Montag, 9. Mai 2016 - 21:00 Uhr
For the first time, one of the new work platforms in High Bay 3 inside the Vehicle Assembly Building (VAB) at NASA’s Kennedy Space Center in Florida was powered on. Lights illuminate one half of the J-level platforms for NASA’s Space Launch System on April 28 as the platform is extended. A preliminary test of both J platforms was completed to verify each platform’s motor, roller system and electrical connections. Photo credit: NASA/Kim Shiflett
NASA Kennedy Space Center in Florida is one power step closer to processing the agency’s Space Launch System (SLS), the most powerful rocket in the world, for its first flight, Exploration Mission 1 (EM-1), and NASA’s journey to Mars. During a preliminary test April 28, the two J-level work platforms installed on the north and south sides of Vehicle Assembly Building High Bay 3, where the SLS will be prepared for launch, were successfully activated to test their functionality and simulate how they will surround the massive rocket on the mobile launcher.
Mike Bolger, Ground Systems Development and Operations Program (GSDO) manager, stood on the walkway on the 16th floor, above the J-level platforms, as construction contractor Hensel Phelps operated the controls and began the test.
“It was an amazing sight to look down and watch as the platform smoothly extended out into the open air of High Bay 3,” Bolger said. “As each half of the J platforms slowly extended, I couldn’t help but think forward to the day when the SLS core stage and boosters will fill the void between the platform halves.”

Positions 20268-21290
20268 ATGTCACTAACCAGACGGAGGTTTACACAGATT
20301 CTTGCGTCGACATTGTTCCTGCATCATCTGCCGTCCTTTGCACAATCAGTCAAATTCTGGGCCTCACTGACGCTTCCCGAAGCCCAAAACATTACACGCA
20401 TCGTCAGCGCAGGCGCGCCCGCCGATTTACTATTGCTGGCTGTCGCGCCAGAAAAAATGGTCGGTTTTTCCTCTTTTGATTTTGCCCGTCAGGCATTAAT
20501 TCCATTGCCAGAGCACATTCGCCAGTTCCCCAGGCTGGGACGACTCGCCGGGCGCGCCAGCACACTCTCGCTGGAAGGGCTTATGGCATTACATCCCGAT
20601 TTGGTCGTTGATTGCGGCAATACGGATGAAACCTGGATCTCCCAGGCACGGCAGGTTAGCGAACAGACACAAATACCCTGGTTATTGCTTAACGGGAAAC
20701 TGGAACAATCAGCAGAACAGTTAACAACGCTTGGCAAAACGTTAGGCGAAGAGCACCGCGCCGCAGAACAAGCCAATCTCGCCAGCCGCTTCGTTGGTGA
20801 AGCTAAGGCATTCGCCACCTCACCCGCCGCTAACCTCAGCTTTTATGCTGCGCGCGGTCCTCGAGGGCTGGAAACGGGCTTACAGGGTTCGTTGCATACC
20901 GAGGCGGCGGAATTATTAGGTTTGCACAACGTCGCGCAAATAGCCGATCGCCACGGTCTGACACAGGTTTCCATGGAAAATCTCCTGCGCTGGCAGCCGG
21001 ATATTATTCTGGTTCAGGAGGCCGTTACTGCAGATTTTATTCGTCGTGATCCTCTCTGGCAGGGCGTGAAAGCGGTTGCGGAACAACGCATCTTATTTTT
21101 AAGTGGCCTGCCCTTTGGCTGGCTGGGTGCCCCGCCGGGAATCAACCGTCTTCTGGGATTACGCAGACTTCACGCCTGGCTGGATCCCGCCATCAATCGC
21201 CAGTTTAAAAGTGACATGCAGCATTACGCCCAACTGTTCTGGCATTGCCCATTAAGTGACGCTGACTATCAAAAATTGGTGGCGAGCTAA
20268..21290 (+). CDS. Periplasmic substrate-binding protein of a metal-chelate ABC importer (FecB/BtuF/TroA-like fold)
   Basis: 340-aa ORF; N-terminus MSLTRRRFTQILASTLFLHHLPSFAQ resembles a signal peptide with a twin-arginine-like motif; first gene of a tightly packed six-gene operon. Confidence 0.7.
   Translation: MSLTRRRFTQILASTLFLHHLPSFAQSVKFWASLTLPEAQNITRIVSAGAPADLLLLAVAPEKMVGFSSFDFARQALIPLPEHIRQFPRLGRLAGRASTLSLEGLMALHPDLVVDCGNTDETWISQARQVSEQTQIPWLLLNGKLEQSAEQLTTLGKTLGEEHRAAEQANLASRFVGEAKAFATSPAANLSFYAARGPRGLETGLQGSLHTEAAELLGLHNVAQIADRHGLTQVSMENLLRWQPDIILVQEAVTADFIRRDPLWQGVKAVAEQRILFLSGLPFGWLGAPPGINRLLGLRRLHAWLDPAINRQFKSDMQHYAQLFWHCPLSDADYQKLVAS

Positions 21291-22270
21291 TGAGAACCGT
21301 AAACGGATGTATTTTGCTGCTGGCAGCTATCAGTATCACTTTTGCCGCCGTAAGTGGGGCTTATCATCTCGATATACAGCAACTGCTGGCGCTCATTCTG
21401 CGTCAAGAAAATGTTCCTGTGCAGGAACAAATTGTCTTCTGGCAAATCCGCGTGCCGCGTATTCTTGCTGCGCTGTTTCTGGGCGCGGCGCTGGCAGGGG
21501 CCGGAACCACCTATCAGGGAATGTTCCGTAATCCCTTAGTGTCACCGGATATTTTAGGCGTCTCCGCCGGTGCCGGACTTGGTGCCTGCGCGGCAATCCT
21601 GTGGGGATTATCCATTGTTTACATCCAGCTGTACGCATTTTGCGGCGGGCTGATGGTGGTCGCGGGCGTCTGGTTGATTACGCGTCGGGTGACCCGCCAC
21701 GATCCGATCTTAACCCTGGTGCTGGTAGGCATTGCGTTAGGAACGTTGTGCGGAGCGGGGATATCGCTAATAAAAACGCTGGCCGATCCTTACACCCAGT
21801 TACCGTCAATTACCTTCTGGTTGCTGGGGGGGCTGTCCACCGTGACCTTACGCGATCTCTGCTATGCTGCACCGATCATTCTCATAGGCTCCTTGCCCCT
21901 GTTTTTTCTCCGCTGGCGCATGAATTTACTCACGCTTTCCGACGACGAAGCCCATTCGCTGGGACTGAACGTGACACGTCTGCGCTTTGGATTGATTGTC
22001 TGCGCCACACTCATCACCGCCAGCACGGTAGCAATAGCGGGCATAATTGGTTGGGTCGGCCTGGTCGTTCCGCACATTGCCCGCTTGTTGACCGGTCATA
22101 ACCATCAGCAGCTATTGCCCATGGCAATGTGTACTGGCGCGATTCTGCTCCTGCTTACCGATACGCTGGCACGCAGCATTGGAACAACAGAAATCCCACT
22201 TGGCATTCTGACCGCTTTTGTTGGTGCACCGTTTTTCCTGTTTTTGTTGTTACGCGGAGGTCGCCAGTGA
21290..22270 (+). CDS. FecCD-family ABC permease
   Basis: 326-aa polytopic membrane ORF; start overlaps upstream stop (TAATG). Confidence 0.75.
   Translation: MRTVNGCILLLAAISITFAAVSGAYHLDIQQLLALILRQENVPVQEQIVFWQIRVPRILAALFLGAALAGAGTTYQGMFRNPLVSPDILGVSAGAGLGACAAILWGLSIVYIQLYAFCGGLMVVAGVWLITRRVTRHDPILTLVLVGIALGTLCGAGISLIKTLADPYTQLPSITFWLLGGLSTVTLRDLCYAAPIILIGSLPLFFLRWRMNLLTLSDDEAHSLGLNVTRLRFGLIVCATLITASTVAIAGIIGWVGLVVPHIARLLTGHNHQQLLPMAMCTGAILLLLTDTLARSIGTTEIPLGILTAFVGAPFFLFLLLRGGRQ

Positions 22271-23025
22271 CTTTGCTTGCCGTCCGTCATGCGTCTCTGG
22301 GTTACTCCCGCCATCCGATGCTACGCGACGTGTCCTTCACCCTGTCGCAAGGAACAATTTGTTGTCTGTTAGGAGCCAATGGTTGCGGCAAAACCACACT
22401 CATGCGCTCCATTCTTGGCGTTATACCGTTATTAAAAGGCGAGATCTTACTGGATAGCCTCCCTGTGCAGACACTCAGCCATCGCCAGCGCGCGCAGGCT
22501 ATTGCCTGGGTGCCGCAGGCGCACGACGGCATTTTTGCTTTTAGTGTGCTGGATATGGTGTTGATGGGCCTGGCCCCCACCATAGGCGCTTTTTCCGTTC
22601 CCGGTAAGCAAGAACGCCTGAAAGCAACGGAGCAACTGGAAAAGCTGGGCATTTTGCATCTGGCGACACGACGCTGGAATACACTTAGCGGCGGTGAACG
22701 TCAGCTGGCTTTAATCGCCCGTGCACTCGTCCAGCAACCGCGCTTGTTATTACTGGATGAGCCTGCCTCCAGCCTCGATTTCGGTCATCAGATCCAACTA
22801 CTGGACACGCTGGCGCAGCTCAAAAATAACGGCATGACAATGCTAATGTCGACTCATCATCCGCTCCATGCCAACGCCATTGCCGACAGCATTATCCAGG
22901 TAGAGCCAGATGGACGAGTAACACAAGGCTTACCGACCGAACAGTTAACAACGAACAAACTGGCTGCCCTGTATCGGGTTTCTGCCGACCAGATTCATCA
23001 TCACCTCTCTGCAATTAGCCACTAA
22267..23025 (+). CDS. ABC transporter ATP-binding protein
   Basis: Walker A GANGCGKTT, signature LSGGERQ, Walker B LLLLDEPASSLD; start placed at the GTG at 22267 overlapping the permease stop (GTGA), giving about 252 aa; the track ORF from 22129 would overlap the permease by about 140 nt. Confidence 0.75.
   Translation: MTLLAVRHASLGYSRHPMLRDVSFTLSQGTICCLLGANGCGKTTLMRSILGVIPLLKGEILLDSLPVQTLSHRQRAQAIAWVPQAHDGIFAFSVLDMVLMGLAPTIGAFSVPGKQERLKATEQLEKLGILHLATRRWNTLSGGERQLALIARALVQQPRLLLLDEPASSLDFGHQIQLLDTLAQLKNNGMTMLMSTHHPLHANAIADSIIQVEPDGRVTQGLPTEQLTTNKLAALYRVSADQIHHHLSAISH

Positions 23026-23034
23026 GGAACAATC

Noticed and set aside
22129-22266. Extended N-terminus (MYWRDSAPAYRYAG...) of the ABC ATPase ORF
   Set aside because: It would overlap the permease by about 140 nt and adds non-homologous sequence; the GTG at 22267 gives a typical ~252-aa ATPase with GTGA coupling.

The J-level work platforms are just one of 10 levels of platforms that will surround the SLS rocket and Orion spacecraft in the high bay. The platforms will extend and retract and will have the capability to be adjusted up or down as required to give engineers and technicians access to various areas of the giant rocket, twin solid rocket boosters, Orion and its launch abort system during processing and testing.
Each of the platform halves are about 62 feet wide and 38 feet long and weigh between 300,000 and 325,000 pounds. The J-level platforms are located about 112 feet above the VAB floor, or nearly 11 stories high, and will provide access to the SLS booster.
For this first test, initial power-up and platform extension took about 30 minutes. When the system is fully operational it will take less time, according to Jose Perez Morales, GSDO VAB Element senior project manager.
“The success of this test is another step in the realization of years of design and construction to prepare High Bay 3 for the Space Launch System rocket,” said Morales.
Two independent motors and chains, called drive chain rail activators, are located on the rails on either side of the platform. They were tested, along with the motors and tracks, to confirm they functioned properly. As each platform extended, it glided on four rollers positioned with two on each side of the platform — much like a kitchen drawer glides in and out. The movement of the mechanical articulated tray that moves with the platform also was tested.
“To the GSDO team, this is another positive indicator that we’re making progress and that we’re going to be ready when the flight hardware arrives for integration, test and launch from Kennedy Space Center,” Bolger said.
“We just accomplished a significant milestone for this project, and we are looking forward to the next ones,” said Gary Villa, NASA construction manager.
As additional platforms are installed in High Bay 3, they will undergo the same testing to ensure all of the platforms are ready for the first launch.
The first half of the J-level platforms is powered on and extended April 28 in High Bay 3 inside the Vehicle Assembly Building at NASA's Kennedy Space Center in Florida. Photo credit: NASA/Kim Shiflett